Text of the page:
(Closed) Is this normal? Frustrated with my furmonster.

posted 5 years ago in Pets
  • poll: Do you approach your dog when s/he has raw meat bones?
    No, I leave the dog alone : (9 votes)
    15 %
    Yes, and the dog growls : (12 votes)
    20 %
    Yes, and I can easily take the bone away with no issue : (38 votes)
    64 %
  • Post # 3
    9668 posts
    Buzzing Beekeeper
    • Wedding: April 2019

    It is totally normal with bones, my youngest will do that too, it just takes time if you just sit near them for a while, they get used to your presence while they have their bone, and eventually will let you pat them. But if it keeps happening I would throw the bone away, especially if he snaps at you.

    Post # 4
    5475 posts
    Bee Keeper
    • Wedding: August 2012

    We have never given raw meat or bones to our dogs, but starting when they were puppies I would play in their food bowls while they were eating and pet them/pull on their ears/put my hands near their mouths/etc.  I can take their food away with no issues.

    It might be different if it’s a raw meat bone though, I dunno…

    Post # 5
    1458 posts
    Bumble bee
    • Wedding: January 2015

    I had a cocker spaniel growing up that was severely food aggressive. She would growl and snap if you tried to touch her food, and it was worse with bones and big treats like rawhide. We fixed it by basically never giving her one.

    Post # 6
    3697 posts
    Sugar bee
    • Wedding: May 2012

    I would take it away – no one growls at me in my house.  If you can’t have a beef bone without acting a fool, you don’t get a beef bone, end of story.  Then if you growl over your food we go back to you getting one piece at a time out of my hand until you get it through your skull that I control the food.  I still call my dog away from her bowl of food in the middle once in a while, just to screw with her, I mean reinforce that she eats what and when I say so.  🙂

    Our dog started out her life as an assistance dog in training and they allow absolutely zero animal products in toys/bones for that reason, it’s too easy to foster food aggression.  Now we do give her the bleached bones filled with peanut butter, but that’s it – those were even a no-no before (she loves them, but will hand it over willingly).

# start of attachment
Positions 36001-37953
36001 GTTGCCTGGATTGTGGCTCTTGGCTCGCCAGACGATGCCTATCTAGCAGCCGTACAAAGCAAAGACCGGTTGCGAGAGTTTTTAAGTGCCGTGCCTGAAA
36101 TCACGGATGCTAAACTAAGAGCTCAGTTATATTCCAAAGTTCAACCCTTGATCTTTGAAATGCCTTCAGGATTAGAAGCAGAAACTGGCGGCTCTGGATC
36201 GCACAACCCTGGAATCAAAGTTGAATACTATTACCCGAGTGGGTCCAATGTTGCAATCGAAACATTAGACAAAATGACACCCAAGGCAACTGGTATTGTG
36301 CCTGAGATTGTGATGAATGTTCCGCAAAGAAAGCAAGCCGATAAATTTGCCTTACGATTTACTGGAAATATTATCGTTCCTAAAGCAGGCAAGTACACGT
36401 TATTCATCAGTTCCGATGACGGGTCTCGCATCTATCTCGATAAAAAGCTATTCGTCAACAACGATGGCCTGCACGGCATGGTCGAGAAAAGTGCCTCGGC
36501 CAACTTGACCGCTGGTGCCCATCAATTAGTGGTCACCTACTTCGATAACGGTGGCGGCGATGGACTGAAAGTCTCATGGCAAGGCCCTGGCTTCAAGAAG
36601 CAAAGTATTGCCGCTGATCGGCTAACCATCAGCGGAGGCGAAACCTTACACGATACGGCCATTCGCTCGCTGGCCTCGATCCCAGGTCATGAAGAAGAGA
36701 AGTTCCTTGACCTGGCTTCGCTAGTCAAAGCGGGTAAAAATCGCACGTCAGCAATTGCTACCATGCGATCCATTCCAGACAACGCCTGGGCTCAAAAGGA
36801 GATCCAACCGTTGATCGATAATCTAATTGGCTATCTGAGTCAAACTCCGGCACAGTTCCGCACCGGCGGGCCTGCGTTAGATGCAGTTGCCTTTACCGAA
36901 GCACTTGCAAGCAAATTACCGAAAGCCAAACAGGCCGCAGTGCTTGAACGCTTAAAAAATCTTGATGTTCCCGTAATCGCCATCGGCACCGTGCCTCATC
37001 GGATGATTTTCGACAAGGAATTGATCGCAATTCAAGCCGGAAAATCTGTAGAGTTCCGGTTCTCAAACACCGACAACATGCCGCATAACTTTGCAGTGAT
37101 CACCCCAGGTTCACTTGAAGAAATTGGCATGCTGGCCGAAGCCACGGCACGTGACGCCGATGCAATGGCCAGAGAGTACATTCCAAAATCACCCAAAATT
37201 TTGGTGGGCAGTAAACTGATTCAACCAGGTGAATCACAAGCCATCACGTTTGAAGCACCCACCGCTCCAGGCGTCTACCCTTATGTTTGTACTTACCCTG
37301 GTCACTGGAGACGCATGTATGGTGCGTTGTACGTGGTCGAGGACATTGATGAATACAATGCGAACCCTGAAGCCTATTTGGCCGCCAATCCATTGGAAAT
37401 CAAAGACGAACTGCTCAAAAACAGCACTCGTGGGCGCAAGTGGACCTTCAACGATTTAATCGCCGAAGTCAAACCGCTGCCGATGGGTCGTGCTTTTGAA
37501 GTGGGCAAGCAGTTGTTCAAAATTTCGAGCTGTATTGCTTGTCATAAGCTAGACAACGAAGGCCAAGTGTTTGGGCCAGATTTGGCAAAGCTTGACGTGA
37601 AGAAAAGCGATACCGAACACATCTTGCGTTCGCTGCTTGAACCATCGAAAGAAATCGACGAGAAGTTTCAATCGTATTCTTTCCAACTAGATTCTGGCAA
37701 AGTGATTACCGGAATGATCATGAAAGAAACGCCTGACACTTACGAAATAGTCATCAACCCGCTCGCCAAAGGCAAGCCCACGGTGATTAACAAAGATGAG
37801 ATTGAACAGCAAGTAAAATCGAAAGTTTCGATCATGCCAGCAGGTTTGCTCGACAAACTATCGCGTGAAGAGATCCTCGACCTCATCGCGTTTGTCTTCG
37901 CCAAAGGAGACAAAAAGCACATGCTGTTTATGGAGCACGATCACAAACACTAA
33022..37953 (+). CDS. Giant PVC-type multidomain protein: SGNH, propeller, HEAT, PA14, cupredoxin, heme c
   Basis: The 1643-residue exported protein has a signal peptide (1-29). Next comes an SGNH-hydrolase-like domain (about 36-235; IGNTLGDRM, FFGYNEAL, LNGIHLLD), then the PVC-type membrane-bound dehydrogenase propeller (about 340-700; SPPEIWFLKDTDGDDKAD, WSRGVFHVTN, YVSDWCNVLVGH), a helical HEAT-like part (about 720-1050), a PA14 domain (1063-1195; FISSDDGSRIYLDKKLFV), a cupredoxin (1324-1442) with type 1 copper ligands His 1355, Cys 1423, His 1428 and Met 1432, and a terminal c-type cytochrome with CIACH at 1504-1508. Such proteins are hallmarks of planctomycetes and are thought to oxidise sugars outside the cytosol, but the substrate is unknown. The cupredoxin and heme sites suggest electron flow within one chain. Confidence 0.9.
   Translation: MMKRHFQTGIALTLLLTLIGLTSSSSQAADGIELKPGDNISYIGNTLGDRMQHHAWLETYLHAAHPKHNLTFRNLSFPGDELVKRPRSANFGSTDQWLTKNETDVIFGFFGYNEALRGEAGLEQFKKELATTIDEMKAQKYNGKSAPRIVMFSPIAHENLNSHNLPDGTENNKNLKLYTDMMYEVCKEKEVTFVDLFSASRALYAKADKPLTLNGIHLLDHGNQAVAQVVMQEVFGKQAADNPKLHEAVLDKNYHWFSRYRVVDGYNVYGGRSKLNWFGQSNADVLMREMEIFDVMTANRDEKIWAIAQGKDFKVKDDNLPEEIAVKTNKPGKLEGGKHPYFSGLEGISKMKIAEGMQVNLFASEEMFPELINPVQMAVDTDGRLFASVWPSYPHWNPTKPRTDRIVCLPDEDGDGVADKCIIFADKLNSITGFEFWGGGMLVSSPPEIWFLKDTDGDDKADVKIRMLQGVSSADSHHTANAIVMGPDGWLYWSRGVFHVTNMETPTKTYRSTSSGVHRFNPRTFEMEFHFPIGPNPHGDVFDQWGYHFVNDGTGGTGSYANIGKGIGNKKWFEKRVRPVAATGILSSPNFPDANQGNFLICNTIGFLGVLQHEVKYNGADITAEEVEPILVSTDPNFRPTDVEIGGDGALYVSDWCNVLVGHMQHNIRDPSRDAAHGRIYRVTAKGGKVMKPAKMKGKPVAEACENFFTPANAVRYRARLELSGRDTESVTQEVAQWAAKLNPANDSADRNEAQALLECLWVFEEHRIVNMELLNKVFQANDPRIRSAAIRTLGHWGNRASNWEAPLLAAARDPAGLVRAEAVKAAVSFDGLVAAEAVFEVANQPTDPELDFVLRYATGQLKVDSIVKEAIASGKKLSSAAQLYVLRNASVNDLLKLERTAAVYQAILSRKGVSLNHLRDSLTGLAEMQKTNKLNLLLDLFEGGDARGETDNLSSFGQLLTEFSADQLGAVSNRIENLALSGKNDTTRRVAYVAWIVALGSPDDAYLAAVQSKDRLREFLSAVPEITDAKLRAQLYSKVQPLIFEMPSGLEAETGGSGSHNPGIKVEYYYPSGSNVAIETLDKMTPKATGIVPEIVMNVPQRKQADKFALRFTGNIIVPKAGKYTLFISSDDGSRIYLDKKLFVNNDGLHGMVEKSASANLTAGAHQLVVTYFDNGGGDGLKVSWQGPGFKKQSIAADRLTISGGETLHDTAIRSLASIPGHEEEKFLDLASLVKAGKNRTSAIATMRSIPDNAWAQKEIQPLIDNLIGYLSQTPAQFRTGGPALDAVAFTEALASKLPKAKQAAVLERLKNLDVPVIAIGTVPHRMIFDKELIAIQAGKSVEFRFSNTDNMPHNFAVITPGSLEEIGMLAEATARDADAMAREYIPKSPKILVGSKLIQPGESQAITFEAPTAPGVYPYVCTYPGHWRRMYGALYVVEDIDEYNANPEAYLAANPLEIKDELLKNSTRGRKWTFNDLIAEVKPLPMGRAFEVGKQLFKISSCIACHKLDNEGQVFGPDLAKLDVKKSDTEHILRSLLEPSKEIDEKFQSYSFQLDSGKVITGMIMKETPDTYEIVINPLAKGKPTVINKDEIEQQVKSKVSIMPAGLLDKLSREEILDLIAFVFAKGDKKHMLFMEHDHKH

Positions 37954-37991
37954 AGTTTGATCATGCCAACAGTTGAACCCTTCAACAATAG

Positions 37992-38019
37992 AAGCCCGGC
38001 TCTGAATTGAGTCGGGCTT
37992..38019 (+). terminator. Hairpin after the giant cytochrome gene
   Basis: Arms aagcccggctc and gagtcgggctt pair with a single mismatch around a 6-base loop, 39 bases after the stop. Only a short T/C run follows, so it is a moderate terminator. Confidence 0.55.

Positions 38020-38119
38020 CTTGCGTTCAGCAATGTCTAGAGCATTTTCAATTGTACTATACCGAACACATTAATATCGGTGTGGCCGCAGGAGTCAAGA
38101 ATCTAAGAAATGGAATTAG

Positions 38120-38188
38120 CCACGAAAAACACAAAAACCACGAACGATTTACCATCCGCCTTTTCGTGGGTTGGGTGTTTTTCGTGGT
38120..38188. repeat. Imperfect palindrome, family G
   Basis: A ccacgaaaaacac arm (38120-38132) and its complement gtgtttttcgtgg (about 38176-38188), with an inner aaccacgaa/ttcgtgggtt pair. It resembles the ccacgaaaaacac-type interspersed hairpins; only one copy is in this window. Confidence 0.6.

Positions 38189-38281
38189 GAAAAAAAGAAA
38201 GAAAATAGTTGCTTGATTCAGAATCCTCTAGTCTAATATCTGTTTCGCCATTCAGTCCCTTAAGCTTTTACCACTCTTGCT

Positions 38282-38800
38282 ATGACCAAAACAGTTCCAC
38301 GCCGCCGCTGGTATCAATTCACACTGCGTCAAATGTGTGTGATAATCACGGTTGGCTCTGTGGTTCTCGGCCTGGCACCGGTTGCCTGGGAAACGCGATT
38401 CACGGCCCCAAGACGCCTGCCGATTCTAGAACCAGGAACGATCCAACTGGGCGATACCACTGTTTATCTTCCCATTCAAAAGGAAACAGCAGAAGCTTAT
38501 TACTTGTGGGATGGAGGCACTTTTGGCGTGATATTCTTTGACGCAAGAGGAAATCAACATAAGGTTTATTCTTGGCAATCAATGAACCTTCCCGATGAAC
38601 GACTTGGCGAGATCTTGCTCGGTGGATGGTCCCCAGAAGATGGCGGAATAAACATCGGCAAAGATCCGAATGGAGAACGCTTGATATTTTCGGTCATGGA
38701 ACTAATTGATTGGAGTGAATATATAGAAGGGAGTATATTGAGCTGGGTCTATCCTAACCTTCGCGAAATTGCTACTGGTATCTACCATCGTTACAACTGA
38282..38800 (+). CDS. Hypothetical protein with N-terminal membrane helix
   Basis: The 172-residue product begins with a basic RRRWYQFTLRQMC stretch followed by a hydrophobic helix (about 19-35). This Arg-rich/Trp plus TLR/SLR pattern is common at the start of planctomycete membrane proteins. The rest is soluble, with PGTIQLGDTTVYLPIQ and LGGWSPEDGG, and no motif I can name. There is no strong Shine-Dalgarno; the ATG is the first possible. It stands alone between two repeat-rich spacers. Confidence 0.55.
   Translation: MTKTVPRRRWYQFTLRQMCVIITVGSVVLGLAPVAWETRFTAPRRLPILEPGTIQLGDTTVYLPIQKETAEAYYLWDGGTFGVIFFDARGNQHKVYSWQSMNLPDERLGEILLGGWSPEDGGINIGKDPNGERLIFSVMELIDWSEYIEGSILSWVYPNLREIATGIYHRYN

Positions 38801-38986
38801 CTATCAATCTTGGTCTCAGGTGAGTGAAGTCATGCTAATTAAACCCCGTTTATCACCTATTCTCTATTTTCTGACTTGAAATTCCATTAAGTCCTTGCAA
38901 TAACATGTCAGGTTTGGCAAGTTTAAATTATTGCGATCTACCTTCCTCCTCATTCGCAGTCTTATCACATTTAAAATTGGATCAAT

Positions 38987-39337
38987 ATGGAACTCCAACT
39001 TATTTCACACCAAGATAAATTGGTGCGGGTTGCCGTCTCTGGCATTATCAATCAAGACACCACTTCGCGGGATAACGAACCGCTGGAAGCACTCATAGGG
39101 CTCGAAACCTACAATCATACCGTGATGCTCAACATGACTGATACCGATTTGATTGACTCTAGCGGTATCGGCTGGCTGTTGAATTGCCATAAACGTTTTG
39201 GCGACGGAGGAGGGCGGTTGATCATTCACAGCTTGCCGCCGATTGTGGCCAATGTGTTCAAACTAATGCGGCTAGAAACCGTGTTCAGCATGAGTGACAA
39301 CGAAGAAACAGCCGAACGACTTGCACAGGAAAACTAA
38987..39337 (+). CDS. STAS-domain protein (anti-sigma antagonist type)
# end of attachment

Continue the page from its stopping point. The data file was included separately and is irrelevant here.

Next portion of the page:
Post # 7
    7437 posts
    Busy Beekeeper
    • Wedding: February 2013

    We have put our hands in our labs food bowl and pet her while she’s eating since she was a puppy. We always make her bring us her rawhide bones while she’s eating them, and she has no problem doing this. Recently she has become a little more guarded with her food and will forget herself and will make a grunting sound. We’re working on it with her. Food aggression is NOT acceptable.


    Post # 8
    1684 posts
    Bumble bee
    • Wedding: May 2014

    Our pup likes to chew so we bought her a few baked beef bones.  The first time she growled at me, it surprised the crap out of me.

    Without thinking I grabbed the bone from her, and picked her up by the scruff of her neck (all 4 feet of the ground) and told her “NO!”  She got the bone back at bedtime that night,

    She’s never growled at me since, but she will growl at other people if she thinks they come too close to her bone.  I did a lot of research on how to fix it but almost every dog trainer says something different.  I’d defer to your instincts.

    Post # 9
    4933 posts
    Honey bee
    • Wedding: August 2013

    No, we nipped that behavior in the bud early. We did hand feeding. 

    Post # 10
    3830 posts
    Honey bee
    • Wedding: November 1999

    Um my 2 year old dog had a time out this morning I was so frustrated with him. He counter surfs and is an attention seeker. He definitely knew he was in trouble. Puppies are just frustrating. I swear, after the crap our pup has put us through, I dont want a puppy again. I’ll adopt and older dog next time!

    Post # 13
    14494 posts
    Honey Beekeeper
    • Wedding: June 2011

    You should talk to your trainer, food aggression is as bad as any other aggression. Our older pup, even being a small dog, had some of those tendencies and it freaked me out. It took me months working with her, but now I can take treats right out of her mouth, mess with her food, or command her away from food with no issues. A dog should never raise its mohawk to its owner, for any reason.

    Post # 14
    4311 posts
    Honey bee
    • Wedding: November 1999

    If I give my dog meat bones she goes outside in the yard where no one is around.  This weekend when returning from a trip, I gave her the bone from a porterhouse; outside she went without people or the other two dogs in the house.


    They’re pets, but animals too.  I never give my dog something like that and then start fucking with her.  Now, she has not growled at me, but I don’t demand submission every time I give her something.


    So I vote no meat bones, or give the dog some space if you decide to treat her.


    Post # 15
    2116 posts
    Buzzing bee
    • Wedding: October 2013

    It’s called resource guarding, and it’s very common. It’s nothing to freak out about, but it’s definitely something to work on.

    I would talk w/ your trainer about it.

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